Time for your cheat sheet on this week’s top stories.
Canadian Real Estate
Canadian Real Estate Prices To See An “Unprecedented Decline”: TD
TD is the latest bank to call a deep real estate correction for Canadian real estate prices. The country’s second-largest bank is now forecasting a 25% price drop nationally. That number is peak (Q1 2022) to trough (Q2 2023), an “unprecedented decline,” said the bank. Due to the price surge since 2020, they don’t see it causing wider economic fallout.
Canadian Real Estate Prices Get Another Forecast Revision Lower From RBC
Canada’s largest bank made another downward revision to its risk forecast. RBC’s base case forecast assumes a price drop of 5.6% over the next 12-months. They previously said they’re placing more weight to the adverse scenario, however. In that case, home prices would fall up to 30%, which is closer to what they said a few weeks prior.
Canada’s Economy Is Still 30% More Dependent On Real Estate Than The US In 2006
Canada’s economy was less dependent on real estate, but still dangerously concentrated. Residential investment as a share of GDP fell to 8.7% in Q2 2022, down 1.1 points from the previous quarter. It’s down from its peak, but Canada is nearly 30% more dependent than the US was at its peak in 2006. Back then, experts warned it made the US vulnerable to a financial crisis.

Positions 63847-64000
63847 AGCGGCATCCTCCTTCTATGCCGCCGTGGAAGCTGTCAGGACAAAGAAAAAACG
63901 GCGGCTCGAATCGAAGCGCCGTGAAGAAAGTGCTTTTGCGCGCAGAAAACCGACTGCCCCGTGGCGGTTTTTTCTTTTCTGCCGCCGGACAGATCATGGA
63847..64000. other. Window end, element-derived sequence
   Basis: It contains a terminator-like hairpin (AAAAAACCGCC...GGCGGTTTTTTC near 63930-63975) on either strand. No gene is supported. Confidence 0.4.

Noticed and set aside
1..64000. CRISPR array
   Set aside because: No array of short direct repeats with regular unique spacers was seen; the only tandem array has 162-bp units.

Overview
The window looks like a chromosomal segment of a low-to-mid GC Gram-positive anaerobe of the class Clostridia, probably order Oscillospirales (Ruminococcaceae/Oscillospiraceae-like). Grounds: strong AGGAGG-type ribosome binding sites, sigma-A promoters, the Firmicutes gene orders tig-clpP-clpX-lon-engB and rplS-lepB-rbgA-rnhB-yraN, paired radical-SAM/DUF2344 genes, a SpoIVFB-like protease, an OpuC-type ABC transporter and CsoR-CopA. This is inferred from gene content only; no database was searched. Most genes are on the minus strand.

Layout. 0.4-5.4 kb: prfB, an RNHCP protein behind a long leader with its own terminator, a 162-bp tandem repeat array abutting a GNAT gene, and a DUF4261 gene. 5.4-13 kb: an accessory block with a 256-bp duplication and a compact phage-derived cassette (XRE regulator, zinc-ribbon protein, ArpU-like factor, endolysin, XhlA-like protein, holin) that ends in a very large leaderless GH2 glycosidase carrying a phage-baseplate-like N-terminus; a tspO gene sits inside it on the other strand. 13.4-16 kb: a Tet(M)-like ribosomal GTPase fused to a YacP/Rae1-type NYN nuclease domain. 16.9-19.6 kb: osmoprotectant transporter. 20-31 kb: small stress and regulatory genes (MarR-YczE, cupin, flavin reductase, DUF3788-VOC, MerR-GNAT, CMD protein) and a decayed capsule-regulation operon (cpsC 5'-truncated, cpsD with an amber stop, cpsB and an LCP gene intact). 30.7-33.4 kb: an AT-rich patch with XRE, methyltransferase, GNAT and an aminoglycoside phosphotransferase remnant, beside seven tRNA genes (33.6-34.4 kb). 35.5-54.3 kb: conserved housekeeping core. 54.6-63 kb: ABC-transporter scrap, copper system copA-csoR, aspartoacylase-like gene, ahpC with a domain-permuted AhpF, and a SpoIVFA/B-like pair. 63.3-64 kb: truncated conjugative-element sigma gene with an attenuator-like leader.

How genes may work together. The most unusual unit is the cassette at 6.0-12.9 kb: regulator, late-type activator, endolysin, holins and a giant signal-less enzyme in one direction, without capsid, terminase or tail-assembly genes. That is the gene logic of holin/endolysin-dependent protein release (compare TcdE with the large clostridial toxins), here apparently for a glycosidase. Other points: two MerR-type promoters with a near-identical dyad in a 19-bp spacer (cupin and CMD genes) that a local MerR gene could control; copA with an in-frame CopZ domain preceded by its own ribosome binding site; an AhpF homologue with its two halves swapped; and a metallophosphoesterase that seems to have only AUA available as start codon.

Toronto Real Estate
Toronto Real Estate Prices Fell An Average of $1k/Day, Down Over 15% From Peak
Greater Toronto real estate prices continued to slide last month. A typical home fell to $1,125,000 in August, up 8.9% from last year — but 15% below February. Prices are down to October 2021-levels, reversing nearly a year’s worth of increases. It isn’t expected to stop anytime soon.
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No specific reasons given by TD and RBC, as to which factors would cause decline in real estate prices, other than the interest rate.
It’s believed that the rise in inflation, wages and material cost will push prices upward; similarly, the demand for owning/renting homes by more than 400k immigrants are also demand pull factors.
In short, it appears that the rising interest rate and tightening of monetary policy would curb demand to an ectent, however, the other factors, mentioned above, will not allow steep fall of home prives. Seems there would be moderate adjustment of home prives in urban areas.
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